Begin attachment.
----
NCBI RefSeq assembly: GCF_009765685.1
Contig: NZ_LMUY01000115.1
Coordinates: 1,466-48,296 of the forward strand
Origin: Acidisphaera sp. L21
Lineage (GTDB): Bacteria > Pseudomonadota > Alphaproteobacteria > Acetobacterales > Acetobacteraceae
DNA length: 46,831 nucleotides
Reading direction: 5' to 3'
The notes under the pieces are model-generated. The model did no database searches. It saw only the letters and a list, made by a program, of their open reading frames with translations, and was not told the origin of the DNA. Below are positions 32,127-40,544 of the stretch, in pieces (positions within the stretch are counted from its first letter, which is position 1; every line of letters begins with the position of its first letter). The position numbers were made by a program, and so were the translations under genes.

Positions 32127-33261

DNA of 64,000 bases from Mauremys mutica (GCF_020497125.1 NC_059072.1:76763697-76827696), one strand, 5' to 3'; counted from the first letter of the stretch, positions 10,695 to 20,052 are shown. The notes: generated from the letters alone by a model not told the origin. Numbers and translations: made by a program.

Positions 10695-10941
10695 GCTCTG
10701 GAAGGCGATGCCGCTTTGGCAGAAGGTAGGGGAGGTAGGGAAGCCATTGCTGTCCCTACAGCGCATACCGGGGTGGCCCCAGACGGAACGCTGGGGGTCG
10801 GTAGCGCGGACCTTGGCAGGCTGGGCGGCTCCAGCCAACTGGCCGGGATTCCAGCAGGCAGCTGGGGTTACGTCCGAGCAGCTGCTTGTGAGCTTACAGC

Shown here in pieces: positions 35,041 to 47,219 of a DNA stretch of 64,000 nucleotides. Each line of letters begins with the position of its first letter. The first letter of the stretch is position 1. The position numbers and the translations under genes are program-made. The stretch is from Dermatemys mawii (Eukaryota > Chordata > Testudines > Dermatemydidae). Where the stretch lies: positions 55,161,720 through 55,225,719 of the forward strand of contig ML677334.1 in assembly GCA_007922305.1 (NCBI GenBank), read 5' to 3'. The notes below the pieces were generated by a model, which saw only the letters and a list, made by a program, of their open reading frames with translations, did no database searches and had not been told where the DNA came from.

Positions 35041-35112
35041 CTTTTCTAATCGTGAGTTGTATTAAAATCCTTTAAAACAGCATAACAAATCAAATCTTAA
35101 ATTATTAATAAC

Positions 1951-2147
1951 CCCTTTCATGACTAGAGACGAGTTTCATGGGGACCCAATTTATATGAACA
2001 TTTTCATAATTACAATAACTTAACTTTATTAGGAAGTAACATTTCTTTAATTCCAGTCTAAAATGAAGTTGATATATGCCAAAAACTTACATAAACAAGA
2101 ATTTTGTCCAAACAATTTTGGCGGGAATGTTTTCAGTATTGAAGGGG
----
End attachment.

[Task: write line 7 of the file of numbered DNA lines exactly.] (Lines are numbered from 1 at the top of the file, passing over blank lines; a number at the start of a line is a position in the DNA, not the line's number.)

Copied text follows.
Reading direction: 5' to 3'